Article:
Seven-speed S-Tronic dual-clutch gearbox holds the engine in the optimum regime very devotedly and smoothly any time, especially when you drive in Dynamic mode. For the real enthusiasts who prefer manual gear changes, there are gear paddles on the steering wheel.
Neither there nor here…
When everything is added up, the Audi RS5 is indeed a powerful opponent, which leaves the Mercedes C63 AMG behind easily, with no further… Hmm, it is maybe even faster and more capable than the BMW M3, but it still does not meet the first thing that has been required – to be more challenging and entertaining than its Bavarian “colleague”. The Audi RS5 seems to be a fantastic GT car in the first place, a car that can be transformed in an athlete if necessary, but it is not its essence considering the “genetics”.
Therefore, any further stories about the attack on Nissan GT-R and the demonstration of advanced “4x4” technology go by the board, no matter how people from Audi have tried to prove that RS5 is currently the best sport AWD platform on the market.
And further south…
There came a beautiful, lipstick-red BMW M3 Coupe from Munich. When started, cold V8 “growls” like no other. During the heating up, the electronics raises engine speed for about 1000 rpm.
The richer gasoline mixture of fuel and air causes a loud, harsh sound, a sort of thunder, so that even before the engine reaches operating temperature and starts “hunting” high rpm, it makes it clear to the driver and wider environment what (and who) is all about.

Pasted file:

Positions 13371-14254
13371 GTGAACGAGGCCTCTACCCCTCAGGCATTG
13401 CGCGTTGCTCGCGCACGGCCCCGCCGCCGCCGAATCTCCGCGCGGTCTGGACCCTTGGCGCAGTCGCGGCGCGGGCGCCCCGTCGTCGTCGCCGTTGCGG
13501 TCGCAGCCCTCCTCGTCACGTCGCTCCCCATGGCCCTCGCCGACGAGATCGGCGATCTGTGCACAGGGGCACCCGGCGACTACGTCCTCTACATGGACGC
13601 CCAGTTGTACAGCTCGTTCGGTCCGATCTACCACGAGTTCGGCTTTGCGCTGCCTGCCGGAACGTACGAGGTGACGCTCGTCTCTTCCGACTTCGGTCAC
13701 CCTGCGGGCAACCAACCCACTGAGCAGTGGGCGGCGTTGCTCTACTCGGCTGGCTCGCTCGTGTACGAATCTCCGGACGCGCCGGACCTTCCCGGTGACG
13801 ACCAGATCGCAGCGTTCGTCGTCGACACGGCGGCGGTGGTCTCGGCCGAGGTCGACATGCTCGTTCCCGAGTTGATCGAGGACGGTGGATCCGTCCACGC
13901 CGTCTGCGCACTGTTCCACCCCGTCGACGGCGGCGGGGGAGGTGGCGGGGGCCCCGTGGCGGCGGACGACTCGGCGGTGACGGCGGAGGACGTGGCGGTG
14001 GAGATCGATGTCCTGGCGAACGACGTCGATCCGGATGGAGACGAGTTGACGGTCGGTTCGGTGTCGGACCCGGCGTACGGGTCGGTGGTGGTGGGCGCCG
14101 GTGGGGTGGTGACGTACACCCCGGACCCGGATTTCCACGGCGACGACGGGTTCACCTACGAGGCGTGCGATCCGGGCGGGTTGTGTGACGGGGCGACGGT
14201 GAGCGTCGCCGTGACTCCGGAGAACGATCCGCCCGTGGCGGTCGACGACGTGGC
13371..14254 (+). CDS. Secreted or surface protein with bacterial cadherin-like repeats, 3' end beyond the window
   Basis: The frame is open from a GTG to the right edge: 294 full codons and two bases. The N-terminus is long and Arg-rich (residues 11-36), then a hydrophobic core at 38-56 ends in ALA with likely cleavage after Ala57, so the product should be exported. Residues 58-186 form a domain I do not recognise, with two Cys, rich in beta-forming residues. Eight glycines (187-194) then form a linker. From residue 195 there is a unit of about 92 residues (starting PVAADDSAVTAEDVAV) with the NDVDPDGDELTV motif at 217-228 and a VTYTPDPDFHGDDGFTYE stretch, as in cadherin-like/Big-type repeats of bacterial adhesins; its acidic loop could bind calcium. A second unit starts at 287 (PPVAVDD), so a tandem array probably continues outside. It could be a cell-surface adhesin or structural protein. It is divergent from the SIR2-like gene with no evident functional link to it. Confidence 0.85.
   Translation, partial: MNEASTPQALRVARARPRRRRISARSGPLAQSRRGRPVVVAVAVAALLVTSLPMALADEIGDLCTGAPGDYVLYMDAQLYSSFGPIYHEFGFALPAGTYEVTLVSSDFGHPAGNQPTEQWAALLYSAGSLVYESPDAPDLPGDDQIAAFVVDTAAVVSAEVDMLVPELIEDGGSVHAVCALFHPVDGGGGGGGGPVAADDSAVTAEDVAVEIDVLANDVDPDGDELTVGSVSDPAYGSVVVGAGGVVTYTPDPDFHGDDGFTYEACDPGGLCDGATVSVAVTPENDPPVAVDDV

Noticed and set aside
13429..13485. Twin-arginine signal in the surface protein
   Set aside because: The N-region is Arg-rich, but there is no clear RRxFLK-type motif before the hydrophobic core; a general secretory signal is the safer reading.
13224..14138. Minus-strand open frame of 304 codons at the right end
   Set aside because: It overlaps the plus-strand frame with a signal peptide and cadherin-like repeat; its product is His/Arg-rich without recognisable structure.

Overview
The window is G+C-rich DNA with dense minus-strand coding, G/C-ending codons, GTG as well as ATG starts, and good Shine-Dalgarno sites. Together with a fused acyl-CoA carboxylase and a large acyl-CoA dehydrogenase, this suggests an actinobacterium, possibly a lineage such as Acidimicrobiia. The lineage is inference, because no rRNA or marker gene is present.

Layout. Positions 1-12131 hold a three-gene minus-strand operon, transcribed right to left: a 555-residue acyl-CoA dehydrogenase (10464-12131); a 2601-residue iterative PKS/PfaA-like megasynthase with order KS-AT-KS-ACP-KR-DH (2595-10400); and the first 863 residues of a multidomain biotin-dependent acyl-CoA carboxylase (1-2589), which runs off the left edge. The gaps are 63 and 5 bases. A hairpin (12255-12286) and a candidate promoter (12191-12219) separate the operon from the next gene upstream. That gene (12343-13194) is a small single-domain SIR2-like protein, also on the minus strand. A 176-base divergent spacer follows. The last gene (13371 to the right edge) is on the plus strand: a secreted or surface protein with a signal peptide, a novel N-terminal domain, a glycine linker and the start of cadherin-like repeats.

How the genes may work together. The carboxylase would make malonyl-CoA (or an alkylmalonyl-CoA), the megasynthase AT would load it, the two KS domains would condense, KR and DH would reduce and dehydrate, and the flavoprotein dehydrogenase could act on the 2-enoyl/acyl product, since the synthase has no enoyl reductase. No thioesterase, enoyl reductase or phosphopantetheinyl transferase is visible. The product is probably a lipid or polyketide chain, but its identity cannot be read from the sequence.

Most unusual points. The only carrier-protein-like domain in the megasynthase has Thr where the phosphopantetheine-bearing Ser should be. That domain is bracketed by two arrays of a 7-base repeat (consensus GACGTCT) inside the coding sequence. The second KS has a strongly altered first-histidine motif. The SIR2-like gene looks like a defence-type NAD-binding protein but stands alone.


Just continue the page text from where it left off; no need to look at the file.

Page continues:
M3 engine’s reaches its maximum power of 420 hp at 8,300 rpm. It is a V8 with an amazing tendency to high revs. With the song from the four exhaust pipes, it simply attracts the driver, and begs him in a special way to keep it in revs that allow “breathing at the top of its lungs”. But that does not mean that it is necessary to keep it in the high revs only in the sense of showing what it can really do. It offers enough torque in the lowest revs because this is a large displacement engine and its double VANOS system does its job very well. Thus, the solid torque of 400 Nm is available at 3,900 rpm, which has particular importance when accelerating.
BMW M3 Coupe
The seven-speed dual-clutch transmission works with an excellent feedback and accuracy, so that high dynamics and fiery acceleration are not based only on the engine. The M3 Coupe accelerates from-0-to-100 km/h in 4.6 seconds, while its top speed is electronically limited to 250 km/h. Beside the brutal acceleration and driving with the DCT transmission in manual mode, the driver especially values the fact that BMW is one of the few that has chosen for its “tranny” the original “racing operation scheme”.